Even if you go to the gym most mornings, experts say the real key is to make your entire lifestyle more active by building movement into your day. It is a habit best started as early as possible.
Lisa Witherspoon, co-director of the Active Gaming Research Laboratories in the US, specialises in getting kids moving.
Witherspoon's research centres on finding ways to use technology to increase physical activity.
What happens, physically, to inactive people?
The most obvious result is obesity or weight gain. Inactivity also affects other factors related to heart disease such as blood pressure, cholesterol, circulation, heart rate and diabetes. Bones lose density, putting you at risk of fractures and osteoporosis. Muscle strength declines, limiting you physically so you're not able to do as much, even just around the house. Balance and co-ordination decline as muscle strength declines.
Why are some kids running around all the time and others seem glued to the TV?
It has a great deal to do with parents and other role models at home. If the parents aren't active, chances are the kids won't be active. Many schools are eliminating or reducing physical education and recess time.
Do parents only need to worry about activity if their child is overweight or obese?
Kids who are not active are at a major disadvantage for their health. This isn't about being fat or skinny. We want them healthy so their bones and their hearts, their muscles and their lungs are strong. Active people live longer, have fewer health problems, less pain and live independently longer.
Tell us about your research.
I research different active gaming or "exergaming" products. I'm also working with schools to start a pilot program to increase physical activity through the day. Students will be instructed to get up and move for five to 10 minutes each hour, then continue the class again.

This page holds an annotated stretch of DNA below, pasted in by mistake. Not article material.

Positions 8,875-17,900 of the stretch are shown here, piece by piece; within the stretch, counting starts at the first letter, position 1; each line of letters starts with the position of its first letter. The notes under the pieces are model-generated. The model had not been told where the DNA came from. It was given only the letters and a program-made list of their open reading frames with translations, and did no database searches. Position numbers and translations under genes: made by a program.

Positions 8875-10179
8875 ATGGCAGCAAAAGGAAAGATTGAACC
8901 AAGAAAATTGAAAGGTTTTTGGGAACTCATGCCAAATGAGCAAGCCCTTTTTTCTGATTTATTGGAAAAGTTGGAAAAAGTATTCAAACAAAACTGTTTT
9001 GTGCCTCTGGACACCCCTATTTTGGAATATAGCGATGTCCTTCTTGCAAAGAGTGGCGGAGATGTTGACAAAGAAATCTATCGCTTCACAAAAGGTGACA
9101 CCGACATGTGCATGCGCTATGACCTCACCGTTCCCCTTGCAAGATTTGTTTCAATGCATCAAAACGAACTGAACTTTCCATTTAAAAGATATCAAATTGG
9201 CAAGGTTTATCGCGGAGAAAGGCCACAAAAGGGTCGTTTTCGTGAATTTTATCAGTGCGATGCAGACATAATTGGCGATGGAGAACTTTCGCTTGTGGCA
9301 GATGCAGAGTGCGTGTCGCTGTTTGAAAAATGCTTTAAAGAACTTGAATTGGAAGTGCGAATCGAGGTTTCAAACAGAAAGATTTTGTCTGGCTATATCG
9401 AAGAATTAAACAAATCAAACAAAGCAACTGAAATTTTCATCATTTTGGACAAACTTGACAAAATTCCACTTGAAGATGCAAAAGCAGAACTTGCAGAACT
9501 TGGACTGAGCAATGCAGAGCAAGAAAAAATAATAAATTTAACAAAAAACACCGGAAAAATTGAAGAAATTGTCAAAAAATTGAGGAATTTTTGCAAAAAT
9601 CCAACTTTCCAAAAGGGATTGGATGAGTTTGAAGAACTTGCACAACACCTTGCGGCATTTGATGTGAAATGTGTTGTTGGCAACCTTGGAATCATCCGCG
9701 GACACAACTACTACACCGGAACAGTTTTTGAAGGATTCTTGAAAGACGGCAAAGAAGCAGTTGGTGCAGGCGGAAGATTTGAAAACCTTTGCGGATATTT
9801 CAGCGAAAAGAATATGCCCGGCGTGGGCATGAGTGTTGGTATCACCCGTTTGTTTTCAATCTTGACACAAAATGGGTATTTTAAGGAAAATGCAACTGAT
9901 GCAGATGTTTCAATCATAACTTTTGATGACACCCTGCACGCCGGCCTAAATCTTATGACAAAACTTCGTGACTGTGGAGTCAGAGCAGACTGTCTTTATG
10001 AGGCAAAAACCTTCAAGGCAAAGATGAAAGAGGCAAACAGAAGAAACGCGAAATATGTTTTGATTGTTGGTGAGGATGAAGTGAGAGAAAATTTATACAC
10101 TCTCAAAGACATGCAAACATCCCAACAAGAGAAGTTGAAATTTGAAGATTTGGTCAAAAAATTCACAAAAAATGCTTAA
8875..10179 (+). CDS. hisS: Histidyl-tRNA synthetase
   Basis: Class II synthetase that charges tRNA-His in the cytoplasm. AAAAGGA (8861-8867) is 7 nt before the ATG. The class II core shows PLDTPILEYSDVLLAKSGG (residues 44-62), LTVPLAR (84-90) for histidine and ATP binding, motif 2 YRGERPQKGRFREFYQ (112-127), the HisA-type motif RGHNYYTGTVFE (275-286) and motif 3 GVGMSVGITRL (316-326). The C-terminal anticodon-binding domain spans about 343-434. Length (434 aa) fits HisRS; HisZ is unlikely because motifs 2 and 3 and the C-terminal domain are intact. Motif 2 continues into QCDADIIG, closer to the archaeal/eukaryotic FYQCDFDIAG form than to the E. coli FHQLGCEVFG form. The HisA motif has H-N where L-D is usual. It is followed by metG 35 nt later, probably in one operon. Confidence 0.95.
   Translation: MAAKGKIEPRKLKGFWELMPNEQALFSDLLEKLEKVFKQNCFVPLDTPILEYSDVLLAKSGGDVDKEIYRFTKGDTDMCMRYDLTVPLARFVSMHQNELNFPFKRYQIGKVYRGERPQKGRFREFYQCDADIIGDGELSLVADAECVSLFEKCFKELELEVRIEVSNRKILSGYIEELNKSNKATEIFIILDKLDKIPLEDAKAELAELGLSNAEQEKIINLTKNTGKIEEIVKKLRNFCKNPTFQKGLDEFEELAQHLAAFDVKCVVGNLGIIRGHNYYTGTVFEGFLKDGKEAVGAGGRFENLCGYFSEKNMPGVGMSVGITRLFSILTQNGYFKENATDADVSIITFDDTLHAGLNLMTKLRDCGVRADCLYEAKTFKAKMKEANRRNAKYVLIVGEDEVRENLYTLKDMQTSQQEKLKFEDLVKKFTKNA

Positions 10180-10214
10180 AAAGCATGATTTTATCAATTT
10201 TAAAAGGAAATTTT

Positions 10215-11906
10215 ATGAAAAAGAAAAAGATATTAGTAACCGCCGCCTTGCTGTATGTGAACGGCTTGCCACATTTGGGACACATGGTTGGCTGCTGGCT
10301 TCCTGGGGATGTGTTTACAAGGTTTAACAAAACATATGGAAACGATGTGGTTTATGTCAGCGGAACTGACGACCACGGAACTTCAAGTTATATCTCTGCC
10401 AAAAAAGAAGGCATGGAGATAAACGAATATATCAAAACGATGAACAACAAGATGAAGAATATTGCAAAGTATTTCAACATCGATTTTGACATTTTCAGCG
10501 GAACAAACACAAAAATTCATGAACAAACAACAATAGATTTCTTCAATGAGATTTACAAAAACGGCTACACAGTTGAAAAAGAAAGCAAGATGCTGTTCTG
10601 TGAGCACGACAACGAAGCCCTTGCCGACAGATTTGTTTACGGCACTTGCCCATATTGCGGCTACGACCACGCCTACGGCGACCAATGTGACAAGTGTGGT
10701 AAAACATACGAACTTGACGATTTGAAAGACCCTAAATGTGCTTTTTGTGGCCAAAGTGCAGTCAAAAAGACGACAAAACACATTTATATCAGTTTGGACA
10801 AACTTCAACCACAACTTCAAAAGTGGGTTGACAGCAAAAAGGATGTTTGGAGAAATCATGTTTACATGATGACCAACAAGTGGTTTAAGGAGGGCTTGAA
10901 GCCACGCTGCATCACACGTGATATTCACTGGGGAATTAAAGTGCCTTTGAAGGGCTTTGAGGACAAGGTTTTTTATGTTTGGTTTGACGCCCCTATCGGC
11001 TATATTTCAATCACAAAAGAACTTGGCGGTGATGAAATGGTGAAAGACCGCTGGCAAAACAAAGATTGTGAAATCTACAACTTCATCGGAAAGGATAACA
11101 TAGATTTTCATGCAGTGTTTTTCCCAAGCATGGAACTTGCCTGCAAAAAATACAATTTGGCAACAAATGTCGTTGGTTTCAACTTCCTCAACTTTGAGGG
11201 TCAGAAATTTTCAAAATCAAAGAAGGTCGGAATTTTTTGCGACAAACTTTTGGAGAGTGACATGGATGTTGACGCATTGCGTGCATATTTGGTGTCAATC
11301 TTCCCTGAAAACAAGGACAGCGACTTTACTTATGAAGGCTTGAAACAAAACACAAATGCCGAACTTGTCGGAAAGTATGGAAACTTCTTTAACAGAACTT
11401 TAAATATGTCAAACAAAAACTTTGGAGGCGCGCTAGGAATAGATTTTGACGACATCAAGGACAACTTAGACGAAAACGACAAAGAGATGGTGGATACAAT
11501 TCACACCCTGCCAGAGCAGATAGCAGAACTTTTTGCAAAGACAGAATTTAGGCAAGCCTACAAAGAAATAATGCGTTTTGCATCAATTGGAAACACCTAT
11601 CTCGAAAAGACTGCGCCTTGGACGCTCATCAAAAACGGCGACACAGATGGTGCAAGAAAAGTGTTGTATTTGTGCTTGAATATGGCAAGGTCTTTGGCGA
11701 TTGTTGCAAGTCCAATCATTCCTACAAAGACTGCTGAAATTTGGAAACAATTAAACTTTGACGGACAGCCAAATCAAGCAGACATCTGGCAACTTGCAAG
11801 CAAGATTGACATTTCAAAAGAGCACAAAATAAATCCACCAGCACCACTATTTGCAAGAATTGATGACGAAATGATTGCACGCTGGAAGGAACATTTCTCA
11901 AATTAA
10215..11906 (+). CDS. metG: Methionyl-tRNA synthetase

What is "active gaming"?
Some examples are Dance Dance Revolution, Nintendo Wii, Xbox Kinect, Gamercize Steppers, Lightspace, HOPSports. People have to use their bodies to play the game.
How much daily activity is enough?
Sixty minutes of moderate to vigorous activity for school-aged children. Every day. Very few are achieving this. Adults need about 150 minutes per week, minimum.
How do you fulfil that requirement?
We are just telling families to get up and move, walk in the neighbourhood, do active video games, swimming, ride bikes, play catch, frisbee. Kids need parents involved. Sometimes you have to create games, get outside and play.
How do you do this without your family staging a revolt? Is there a wrong way to do it?
Yes. Making kids run laps and do things that aren't fun, things that just hurt or are boring will keep kids from wanting to be active.
Parents should ask the kids, "What would you like to do?" Parents should also monitor screen time.
How much sedentary screen time should be allowed?
No more than two hours of recreational screen time a day. That doesn't include time spent on homework or school-related projects. I'm talking about limiting TV viewing, surfing the web, video and computer games, social media.
TIPS TO GET GOING
■ Park at the back of the car park and walk the rest of the way.
■ Take the stairs.
■ "Walk to talk" to your friends, colleagues or business associates. Avoid phoning or messaging them.
■ Start your day with exercise to reduce the likelihood of running out of time or being too tired later.
■ If you and your family love video games, try active ones.
■ Encourage family walks.
■ Toss a Frisbee.
■ Wear a pedometer.